The Public Administration and Constitutional Affairs Select Committee has today announced it will restart its inquiry into civil service effectiveness and capability, with chair Bernard Jenkin warning of the toll Brexit will likely take on Whitehall.
PACAC chair Bernard Jenkin Photo: Parliament TV
The review will pick up from the interim report published by its predecessor committee in May ahead of the snap general election, which warned of a of "fractured" relationship between perm secs and ministers.
The new inquiry will focus on how ministers and civil servants work together, building on the research undertaken for the previous committee by Henley Business School professor Andrew Kakabadse, which warned of the impact of a lack of prioritisation in Whitehall.
Announcing the restart of the inquiry today, Jenkin said the country can be very proud of Whitehall as a whole, and of the civil and diplomatic services, but Brexit was “helping to expose where understandings are weak and where relationships are strained”.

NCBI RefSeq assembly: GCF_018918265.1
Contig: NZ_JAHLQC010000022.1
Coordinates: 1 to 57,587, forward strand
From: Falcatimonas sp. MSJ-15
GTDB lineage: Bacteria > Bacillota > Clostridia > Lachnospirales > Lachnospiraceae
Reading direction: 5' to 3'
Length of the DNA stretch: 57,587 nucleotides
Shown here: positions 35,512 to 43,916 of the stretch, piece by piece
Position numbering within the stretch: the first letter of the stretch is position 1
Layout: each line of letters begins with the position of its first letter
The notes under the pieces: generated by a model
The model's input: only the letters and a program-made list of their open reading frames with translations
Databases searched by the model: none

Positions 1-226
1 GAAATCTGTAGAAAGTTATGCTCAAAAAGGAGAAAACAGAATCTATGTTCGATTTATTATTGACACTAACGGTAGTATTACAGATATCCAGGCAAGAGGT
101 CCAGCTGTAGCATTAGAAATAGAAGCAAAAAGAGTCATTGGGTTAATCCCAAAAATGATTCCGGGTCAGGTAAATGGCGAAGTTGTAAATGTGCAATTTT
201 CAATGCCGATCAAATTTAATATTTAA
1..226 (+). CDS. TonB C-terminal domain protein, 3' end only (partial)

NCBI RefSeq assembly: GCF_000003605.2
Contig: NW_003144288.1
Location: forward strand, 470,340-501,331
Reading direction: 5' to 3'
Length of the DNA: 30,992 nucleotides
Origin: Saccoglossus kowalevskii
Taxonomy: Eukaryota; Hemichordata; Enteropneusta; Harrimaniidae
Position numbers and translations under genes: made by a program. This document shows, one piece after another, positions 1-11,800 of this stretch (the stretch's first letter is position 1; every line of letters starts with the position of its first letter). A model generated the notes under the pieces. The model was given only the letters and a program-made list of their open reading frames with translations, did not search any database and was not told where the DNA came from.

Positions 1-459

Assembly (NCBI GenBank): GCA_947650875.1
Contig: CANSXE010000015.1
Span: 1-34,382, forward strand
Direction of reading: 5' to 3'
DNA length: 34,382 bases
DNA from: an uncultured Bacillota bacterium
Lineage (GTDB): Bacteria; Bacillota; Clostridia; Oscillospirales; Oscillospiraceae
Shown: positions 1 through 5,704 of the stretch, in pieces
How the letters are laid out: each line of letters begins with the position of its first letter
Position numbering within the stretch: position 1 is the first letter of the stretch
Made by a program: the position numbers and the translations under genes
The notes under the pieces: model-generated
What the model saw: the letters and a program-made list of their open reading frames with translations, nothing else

He added: “A common purpose, trust and understanding, as well as technical expertise and experience, are so crucial for the civil service to perform efficiently and effectively. Both the capability of the civil service as a whole, and the individual relationships between ministers and officials, will impact on this effectiveness and the ability of the civil service to meet its present and future challenges”.
As well as building on the committee’s previous work, the review comes after a National Audit Office report published in March warned that the demand of service pressures, major projects and Brexit are outpacing Whitehall’s capacity to deliver at a time of staffing restrictions and spending restraint.